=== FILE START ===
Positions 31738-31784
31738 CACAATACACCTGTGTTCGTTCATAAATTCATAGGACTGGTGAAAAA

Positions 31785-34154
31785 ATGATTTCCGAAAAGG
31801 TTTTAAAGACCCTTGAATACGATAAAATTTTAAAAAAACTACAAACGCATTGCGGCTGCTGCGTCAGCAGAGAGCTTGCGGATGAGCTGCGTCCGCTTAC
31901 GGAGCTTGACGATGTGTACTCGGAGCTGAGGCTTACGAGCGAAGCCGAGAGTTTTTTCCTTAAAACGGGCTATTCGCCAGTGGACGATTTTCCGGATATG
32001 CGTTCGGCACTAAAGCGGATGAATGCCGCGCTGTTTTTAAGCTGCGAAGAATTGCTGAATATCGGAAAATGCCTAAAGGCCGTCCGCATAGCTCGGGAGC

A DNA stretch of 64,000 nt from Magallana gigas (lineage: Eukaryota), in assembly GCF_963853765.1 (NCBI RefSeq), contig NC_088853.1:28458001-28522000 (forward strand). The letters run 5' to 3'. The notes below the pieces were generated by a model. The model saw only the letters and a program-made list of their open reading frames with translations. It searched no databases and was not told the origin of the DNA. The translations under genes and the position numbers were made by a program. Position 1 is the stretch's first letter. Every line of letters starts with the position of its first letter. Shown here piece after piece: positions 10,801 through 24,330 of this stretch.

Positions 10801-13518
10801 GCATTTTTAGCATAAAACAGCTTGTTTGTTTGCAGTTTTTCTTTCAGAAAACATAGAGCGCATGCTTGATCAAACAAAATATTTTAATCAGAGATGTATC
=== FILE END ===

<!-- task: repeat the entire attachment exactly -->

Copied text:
Positions 31738-31784
31738 CACAATACACCTGTGTTCGTTCATAAATTCATAGGACTGGTGAAAAA

Positions 31785-34154
31785 ATGATTTCCGAAAAGG
31801 TTTTAAAGACCCTTGAATACGATAAAATTTTAAAAAAACTACAAACGCATTGCGGCTGCTGCGTCAGCAGAGAGCTTGCGGATGAGCTGCGTCCGCTTAC
31901 GGAGCTTGACGATGTGTACTCGGAGCTGAGGCTTACGAGCGAAGCCGAGAGTTTTTTCCTTAAAACGGGCTATTCGCCAGTGGACGATTTTCCGGATATG
32001 CGTTCGGCACTAAAGCGGATGAATGCCGCGCTGTTTTTAAGCTGCGAAGAATTGCTGAATATCGGAAAATGCCTAAAGGCCGTCCGCATAGCTCGGGAGC

A DNA stretch of 64,000 nt from Magallana gigas (lineage: Eukaryota), in assembly GCF_963853765.1 (NCBI RefSeq), contig NC_088853.1:28458001-28522000 (forward strand). The letters run 5' to 3'. The notes below the pieces were generated by a model. The model saw only the letters and a program-made list of their open reading frames with translations. It searched no databases and was not told the origin of the DNA. The translations under genes and the position numbers were made by a program. Position 1 is the stretch's first letter. Every line of letters starts with the position of its first letter. Shown here piece after piece: positions 10,801 through 24,330 of this stretch.

Positions 10801-13518
10801 GCATTTTTAGCATAAAACAGCTTGTTTGTTTGCAGTTTTTCTTTCAGAAAACATAGAGCGCATGCTTGATCAAACAAAATATTTTAATCAGAGATGTATC